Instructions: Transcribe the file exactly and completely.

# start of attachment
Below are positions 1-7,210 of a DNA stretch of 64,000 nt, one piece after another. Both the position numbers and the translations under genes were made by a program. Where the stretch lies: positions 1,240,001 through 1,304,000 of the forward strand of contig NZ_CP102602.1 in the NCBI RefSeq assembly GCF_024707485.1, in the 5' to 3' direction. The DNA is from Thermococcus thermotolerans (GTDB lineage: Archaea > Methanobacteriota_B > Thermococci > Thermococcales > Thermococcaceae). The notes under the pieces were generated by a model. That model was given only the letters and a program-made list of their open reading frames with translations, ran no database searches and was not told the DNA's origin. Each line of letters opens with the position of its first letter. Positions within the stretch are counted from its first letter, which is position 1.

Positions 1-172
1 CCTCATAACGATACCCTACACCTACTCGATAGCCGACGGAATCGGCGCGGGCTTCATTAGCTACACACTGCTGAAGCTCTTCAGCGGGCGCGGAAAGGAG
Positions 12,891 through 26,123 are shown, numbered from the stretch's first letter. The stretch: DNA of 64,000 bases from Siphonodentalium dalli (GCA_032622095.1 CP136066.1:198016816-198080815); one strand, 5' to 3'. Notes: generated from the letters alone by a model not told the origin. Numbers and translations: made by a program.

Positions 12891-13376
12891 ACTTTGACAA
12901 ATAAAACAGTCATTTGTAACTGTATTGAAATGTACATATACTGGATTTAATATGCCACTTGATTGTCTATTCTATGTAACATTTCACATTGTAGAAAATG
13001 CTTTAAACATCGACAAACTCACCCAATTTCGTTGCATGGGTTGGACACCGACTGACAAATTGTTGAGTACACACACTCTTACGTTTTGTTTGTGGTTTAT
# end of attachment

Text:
Below are positions 1-7,210 of a DNA stretch of 64,000 nt, one piece after another. Both the position numbers and the translations under genes were made by a program. Where the stretch lies: positions 1,240,001 through 1,304,000 of the forward strand of contig NZ_CP102602.1 in the NCBI RefSeq assembly GCF_024707485.1, in the 5' to 3' direction. The DNA is from Thermococcus thermotolerans (GTDB lineage: Archaea > Methanobacteriota_B > Thermococci > Thermococcales > Thermococcaceae). The notes under the pieces were generated by a model. That model was given only the letters and a program-made list of their open reading frames with translations, ran no database searches and was not told the DNA's origin. Each line of letters opens with the position of its first letter. Positions within the stretch are counted from its first letter, which is position 1.

Positions 1-172
1 CCTCATAACGATACCCTACACCTACTCGATAGCCGACGGAATCGGCGCGGGCTTCATTAGCTACACACTGCTGAAGCTCTTCAGCGGGCGCGGAAAGGAG
Positions 12,891 through 26,123 are shown, numbered from the stretch's first letter. The stretch: DNA of 64,000 bases from Siphonodentalium dalli (GCA_032622095.1 CP136066.1:198016816-198080815); one strand, 5' to 3'. Notes: generated from the letters alone by a model not told the origin. Numbers and translations: made by a program.

Positions 12891-13376
12891 ACTTTGACAA
12901 ATAAAACAGTCATTTGTAACTGTATTGAAATGTACATATACTGGATTTAATATGCCACTTGATTGTCTATTCTATGTAACATTTCACATTGTAGAAAATG
13001 CTTTAAACATCGACAAACTCACCCAATTTCGTTGCATGGGTTGGACACCGACTGACAAATTGTTGAGTACACACACTCTTACGTTTTGTTTGTGGTTTAT